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‘A bright path ahead’

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Fr Ismael Barros Pena speaks to a Verbum Dei gathering at Ryde-Gladesville Parish last week. The Institute is one of the youngest of the new ways of being Catholic in the Church. He also sees something in young Australian Catholics not so evident elsewhere. PHOTOS: PATRICK J LEE

Visiting Verbum Dei leader says the fraternity’s future looks good in Australia

Fr Ismael Barros Peña, the superior general for male missionaries of Verbum Dei, says he sees a bright future for the missionary fraternity and for the Church as a whole in Australia following his visit to Sydney last week.

Verbum Dei (Word of God) is an international Catholic missionary community founded by Fr Jaime Bonet in Mallorca, Spain, in 1963.

It currently has three branches: consecrated women, priests, and missionary couples who consecrate themselves to God.
In 2000 it received Pontifical approval as an Institution of Consecrated Life in the Catholic Church.

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The 51-year-old leader spent two weeks in Ryde-Gladesville parish with lay leaders, young people, parish priest Fr Greg Morgan, and assistant priests Fr Daniele Sollazzo, Fr Dan Drum and Fr Steve Drum – all clergy of Verbum Dei.

“And so I can see a big future here not only for Verbum Dei but the whole Church.”

Fr Barros Peña said he was encouraged by a “deep sense of the sacred” among the parish’s young people.

“I perceived a sensitivity to faith, the desire to pray and generosity towards the question of vocation,” he told The Catholic Weekly.

“When I go to Spain, or sometimes to Italy I don’t always see this.

“The young people here were interested in learning how to defend their faith, I saw passion in the youth volunteers and leaders about learning more about their faith and sharing it with others which was very touching to see.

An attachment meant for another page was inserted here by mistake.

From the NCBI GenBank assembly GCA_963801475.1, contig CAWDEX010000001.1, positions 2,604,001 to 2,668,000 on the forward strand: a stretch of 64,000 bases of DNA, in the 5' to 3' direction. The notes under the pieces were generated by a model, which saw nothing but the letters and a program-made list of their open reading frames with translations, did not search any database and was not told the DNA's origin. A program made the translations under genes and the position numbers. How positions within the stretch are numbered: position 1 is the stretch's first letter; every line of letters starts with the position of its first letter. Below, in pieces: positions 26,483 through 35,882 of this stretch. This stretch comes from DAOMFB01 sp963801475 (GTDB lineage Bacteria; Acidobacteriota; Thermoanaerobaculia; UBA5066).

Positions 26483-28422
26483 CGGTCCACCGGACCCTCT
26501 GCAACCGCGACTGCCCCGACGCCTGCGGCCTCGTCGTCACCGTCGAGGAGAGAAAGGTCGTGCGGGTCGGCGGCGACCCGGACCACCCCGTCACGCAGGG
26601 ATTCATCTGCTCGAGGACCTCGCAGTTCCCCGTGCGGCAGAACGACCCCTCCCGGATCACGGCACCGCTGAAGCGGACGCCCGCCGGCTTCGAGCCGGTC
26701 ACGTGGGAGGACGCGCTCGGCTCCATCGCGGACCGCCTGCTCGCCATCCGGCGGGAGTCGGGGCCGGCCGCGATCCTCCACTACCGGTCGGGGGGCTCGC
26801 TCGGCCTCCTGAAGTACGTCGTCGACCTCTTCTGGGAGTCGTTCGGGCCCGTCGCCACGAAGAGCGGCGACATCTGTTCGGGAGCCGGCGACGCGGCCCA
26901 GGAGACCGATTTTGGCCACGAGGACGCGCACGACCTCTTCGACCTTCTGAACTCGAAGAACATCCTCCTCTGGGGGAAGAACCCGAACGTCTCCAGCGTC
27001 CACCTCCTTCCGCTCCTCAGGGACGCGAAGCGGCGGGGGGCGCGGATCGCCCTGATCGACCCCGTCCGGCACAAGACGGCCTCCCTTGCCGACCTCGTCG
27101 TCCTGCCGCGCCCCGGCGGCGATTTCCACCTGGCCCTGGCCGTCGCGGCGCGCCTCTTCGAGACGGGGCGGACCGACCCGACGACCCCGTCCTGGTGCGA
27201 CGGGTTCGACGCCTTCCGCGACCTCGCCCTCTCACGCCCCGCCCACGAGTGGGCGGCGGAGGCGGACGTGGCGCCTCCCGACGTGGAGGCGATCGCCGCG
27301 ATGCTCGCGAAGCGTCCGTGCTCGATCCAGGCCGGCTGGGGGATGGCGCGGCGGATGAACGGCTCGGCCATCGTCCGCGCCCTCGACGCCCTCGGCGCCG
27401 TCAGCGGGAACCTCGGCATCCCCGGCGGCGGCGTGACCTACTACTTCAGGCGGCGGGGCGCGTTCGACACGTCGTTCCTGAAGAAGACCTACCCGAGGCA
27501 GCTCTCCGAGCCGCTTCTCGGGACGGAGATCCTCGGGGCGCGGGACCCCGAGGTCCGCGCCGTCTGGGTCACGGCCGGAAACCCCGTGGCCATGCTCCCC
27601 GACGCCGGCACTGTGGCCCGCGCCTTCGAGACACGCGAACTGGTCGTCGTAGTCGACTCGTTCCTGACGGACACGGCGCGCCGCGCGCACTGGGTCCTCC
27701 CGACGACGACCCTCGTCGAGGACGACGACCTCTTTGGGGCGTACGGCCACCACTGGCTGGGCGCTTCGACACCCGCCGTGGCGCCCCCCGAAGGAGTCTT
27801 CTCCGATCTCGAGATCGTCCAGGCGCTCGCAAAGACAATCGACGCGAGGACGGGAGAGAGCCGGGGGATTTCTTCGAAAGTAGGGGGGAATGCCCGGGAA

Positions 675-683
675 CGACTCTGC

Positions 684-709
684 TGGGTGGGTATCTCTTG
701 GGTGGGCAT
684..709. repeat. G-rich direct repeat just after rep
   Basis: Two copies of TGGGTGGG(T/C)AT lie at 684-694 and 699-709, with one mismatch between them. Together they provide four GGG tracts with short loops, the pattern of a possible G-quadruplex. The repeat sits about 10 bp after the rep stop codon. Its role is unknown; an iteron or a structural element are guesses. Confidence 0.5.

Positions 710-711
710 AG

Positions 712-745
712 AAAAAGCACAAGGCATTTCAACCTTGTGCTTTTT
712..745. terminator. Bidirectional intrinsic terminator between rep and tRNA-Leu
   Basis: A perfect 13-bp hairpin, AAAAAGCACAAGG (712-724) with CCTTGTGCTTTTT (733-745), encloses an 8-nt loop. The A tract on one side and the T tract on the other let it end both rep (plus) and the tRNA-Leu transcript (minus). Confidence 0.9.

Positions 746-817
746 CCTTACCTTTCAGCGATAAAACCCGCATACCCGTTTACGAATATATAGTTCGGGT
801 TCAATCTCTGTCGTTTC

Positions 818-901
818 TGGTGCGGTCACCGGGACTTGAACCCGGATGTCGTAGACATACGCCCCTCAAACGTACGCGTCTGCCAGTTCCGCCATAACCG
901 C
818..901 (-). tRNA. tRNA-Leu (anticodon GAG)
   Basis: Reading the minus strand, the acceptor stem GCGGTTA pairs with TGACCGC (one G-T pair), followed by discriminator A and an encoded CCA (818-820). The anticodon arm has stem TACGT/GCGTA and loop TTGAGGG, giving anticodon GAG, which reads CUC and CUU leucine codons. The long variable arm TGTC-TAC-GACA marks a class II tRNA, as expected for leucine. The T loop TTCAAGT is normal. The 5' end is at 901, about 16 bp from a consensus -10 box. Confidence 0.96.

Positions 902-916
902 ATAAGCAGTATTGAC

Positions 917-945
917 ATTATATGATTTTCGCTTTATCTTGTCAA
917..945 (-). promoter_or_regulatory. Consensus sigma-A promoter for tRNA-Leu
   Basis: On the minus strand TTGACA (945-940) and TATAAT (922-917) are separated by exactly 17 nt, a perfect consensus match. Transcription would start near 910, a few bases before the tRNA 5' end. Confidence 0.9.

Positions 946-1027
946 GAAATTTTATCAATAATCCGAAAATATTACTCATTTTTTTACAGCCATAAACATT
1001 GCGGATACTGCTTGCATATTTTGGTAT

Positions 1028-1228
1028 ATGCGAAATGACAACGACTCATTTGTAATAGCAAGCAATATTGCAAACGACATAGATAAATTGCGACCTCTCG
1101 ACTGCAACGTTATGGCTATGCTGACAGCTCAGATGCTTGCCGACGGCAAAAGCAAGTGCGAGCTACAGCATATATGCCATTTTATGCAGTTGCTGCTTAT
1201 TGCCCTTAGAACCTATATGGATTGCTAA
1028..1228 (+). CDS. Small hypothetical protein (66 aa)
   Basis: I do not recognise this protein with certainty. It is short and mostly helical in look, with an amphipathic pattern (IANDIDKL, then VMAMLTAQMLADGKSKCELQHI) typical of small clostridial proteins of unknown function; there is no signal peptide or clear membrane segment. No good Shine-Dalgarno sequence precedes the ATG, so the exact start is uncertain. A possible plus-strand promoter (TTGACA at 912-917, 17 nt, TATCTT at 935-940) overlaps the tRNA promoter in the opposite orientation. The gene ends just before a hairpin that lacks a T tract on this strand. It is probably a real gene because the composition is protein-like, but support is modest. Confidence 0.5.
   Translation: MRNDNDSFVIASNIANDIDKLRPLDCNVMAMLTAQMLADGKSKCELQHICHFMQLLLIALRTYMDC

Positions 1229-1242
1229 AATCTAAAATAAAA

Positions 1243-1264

“And so I can see a big future here not only for Verbum Dei but the whole Church.”

Fr Barros Peña, who is also a canon lawyer, said he observed “great harmony” among the four missionary priests in Sydney and the lay leaders and volunteers both at the parish and at Macquarie University where Fr Sollazzo is the Catholic chaplain. “In Verbum Dei we are used to collaboration.

“Our male, female and married couples branches work together in government, administration and mission, and we all have the same formation and share our constitution.

“Our presidents have six-year terms, and they alternate between male and female missionaries.”

A young adult speaks at a gathering with Fr Ismael at Ryde-Gladesville parish.

While there are different ways to describe Verbum Dei’s charism as a contemplative-active community, Fr Barros Peña says his favourite is that it exists “to pray and teach others how to pray”.

Among its work are leading retreats, university chaplaincy ministry, a School of the Word (which emphasises prayer with scripture), and a School of the Apostles (which provides formation in evangelisation).

He dreams of an institute in Australia, similar to those the community operates in other countries, to form lay people in theology and mission and to serve both members of Verbum Dei and the whole Church.

Meanwhile, he said, “there’s an ongoing reflection in Verbum Dei on how to offer our charism in parishes.

“Pope Francis is calling the Church to live missionary parish life, which means to not only welcome people coming and knocking on our doors but lay people ready to spread the gospel throughout their parish’s geographical boundaries,” he said.

“There are many different ways of doing apostolate and it’s a big dream but seeing the availability and passion of our young people I think we could do something.

“We are very thankful to the Archdiocese of Sydney, to Archbishop Fisher for the great welcome and the trust placed is us.

“It’s a very great gift and something we do not take for granted.”


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